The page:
One of the highlights of the day were the numerous sheepshead I kept seeing. I didn’t check the time, but around 3 PM, I decided that the trout and the redfish weren’t going to play, so I tied on one of my musicdoc sheepshead shrimp flies. Of course, not that I had a shrimp fly tied on, I wasn’t spotting as many sheepshead as before and those I did see, were spooking and high tailing it to deeper water. I was casting toward a sheepshead when I noticed another large wake around the bank. That’s when I spotted my second redfish of the day. It made the mistake of staying in the shallows where I could see it and I attempted to make a well-placed cast toward it. Notice the emphasis on the word, “well-placed?” That was the original plan. My fly, however, nearly hit the redfish on its gill plate. It spooked momentarily and then it violently chased down that shrimp fly that had nearly hit its gill plate. Bam, fish on! I hadn’t felt the pull of a redfish since late June. This one had a lot of fight in it and it took a while to land this 23.5 inch beauty.

23.5 inch redfish put up a good fight on my 8 wt.

You can see just how calm the water was in this picture. It was a great day to be on the water. Like I told a friend of mine, “you can’t catch fish by sitting on your couch in the living room.” I hope to be able to get back on the water before Christmas. I’m still looking for that perfect day when everything lines up perfectly: sun, moon, water, and wind. That’s full sun, good tidal movement, clear water, and very little wind 🙂

The absolute highlight of the day was when I was able to Facetime my grandchildren to show them the “big fish” Poppie had just caught. Their eyes lit up and they shared their excitement with me. That must have looked something like this:

Doc’s Sheepie Shrimp Revisited

How to instructions for a dynamite shrimp pattern

After my success with the sheepshead on my last trip and with all this rain, I decided if I cannot fish, I can tie flies. I was putting together a presentation for my high school’s fly fishing club when I realized that my last “how to” post on this fly needed a bit of clarification. I have since modified the fly so here is my “improved” version.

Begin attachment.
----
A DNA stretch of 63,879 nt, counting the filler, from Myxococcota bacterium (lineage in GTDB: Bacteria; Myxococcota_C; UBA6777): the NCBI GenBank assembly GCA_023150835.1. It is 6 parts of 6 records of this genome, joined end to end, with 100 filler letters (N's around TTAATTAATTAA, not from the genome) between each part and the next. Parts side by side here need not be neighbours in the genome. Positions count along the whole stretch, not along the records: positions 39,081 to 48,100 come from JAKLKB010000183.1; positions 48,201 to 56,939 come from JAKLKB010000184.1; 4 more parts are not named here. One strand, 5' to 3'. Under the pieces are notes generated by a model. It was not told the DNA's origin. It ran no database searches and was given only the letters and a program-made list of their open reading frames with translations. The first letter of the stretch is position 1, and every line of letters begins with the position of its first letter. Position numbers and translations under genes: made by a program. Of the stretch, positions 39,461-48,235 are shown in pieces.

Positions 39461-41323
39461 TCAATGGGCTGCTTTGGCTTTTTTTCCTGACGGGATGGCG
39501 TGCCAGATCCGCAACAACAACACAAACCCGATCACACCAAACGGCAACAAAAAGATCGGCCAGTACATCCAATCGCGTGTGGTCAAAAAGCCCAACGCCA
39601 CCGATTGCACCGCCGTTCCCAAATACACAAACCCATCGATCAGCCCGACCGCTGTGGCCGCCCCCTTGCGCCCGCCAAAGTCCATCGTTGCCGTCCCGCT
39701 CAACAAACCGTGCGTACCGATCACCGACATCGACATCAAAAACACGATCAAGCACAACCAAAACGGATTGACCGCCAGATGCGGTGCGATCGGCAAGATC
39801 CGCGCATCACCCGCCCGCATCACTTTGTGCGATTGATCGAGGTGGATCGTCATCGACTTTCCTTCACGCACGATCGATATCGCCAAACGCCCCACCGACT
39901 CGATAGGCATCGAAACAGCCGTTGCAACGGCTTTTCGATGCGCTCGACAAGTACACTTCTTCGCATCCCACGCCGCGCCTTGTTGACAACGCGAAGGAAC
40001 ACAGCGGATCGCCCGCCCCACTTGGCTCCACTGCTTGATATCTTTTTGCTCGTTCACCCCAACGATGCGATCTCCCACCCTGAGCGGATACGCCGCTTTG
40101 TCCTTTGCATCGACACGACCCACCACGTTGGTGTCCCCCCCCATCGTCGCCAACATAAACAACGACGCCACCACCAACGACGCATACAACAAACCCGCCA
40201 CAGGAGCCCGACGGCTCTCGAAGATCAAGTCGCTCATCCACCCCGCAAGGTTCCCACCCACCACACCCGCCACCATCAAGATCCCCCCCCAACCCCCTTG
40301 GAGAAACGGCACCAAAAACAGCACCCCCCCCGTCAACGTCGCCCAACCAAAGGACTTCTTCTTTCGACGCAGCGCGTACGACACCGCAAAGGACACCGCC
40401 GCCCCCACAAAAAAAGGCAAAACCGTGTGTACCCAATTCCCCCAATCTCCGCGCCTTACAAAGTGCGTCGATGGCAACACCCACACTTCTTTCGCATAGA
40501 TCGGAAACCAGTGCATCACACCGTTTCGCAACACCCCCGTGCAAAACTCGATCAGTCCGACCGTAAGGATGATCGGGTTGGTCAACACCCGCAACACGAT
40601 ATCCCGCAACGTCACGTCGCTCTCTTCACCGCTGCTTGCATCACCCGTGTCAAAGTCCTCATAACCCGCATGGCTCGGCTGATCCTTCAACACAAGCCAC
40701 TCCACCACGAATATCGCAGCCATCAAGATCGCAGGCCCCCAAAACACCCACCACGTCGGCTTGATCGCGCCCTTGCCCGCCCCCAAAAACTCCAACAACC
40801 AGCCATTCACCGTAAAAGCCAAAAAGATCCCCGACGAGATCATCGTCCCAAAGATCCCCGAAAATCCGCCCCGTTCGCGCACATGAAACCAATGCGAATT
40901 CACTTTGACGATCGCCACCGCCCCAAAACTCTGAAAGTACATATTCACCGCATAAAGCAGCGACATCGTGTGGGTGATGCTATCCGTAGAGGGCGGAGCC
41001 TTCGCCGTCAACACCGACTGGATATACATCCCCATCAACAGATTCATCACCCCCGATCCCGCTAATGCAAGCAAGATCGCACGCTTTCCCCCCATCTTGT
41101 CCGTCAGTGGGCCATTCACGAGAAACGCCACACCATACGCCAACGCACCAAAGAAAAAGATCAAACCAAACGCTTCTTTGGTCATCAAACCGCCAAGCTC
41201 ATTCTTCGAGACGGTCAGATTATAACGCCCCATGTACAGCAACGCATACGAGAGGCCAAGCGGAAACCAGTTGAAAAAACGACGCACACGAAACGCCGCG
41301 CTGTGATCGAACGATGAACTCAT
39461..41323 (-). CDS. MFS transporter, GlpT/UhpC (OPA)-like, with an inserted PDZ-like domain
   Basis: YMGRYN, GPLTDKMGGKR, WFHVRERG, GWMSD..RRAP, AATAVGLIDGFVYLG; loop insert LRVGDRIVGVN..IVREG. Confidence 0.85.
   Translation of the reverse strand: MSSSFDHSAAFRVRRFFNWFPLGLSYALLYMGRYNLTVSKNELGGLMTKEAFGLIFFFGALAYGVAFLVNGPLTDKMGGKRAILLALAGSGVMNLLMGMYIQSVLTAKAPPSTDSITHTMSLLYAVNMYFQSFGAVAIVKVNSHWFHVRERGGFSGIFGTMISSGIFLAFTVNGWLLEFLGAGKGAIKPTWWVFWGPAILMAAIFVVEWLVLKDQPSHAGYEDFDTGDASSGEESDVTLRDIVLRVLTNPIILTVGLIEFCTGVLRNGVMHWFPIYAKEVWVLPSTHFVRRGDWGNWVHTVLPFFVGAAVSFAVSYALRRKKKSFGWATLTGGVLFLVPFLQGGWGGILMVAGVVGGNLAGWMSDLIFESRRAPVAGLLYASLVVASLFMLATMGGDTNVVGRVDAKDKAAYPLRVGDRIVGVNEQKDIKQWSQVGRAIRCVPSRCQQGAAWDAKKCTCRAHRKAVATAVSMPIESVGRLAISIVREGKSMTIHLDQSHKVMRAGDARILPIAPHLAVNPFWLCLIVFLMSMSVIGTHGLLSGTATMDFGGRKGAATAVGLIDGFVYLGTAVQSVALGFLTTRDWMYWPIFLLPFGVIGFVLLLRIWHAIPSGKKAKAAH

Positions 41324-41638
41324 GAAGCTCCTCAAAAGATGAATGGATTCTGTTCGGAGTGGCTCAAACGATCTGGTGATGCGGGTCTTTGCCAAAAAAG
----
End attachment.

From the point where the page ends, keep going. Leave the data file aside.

Step one- put down a thread base on a size 2 saltwater hook. (I use shrimp colored 210 denier)

Step 2 – tie in the shrimp eyes. I am using stonfo plastic eyes V type in this example but you can make your own mono eyes. Notice that I tie them at the curve in the hook so that they are facing down. When I tie in the weight, this fly should ride hook up so the eyes are facing normal.

Step 3 – tie in the rubber legs and the javelin mane for antenna. Notice I have the stems of the mane bent in this photo. I will fold them back over my original wraps so it doesn’t slip out when a fish hits. I also tie in some flash. Here is what I’m after.

Step 4 – tie in some Krystal flash Chenille (medium) in bonefish tan

Step 5 – Now palmer that up and tie in some dumbbell micro lead eyes.

Step 6 – tie is a shrimpy brush. I make my own but I’m sure you can purchase one or dub your own “shrimpy” body material with some “legs” in it. Notice the flash and the tiny rubber legs in the brush.

Step 7 – palmer that up to the dumbbell eyes and trim.

Now flip the fly over in your vice, tie in the craft fur, whip finish, and put some bars on it with a brown permanent marker.

Here is the finished fly. This fly will catch sheepshead, redfish, drum, speckled trout, and probably flounder too (maybe with a heavier dumbbell eye).

Tight loops and tight lines!

School is out. Time to get down to the SELA marsh.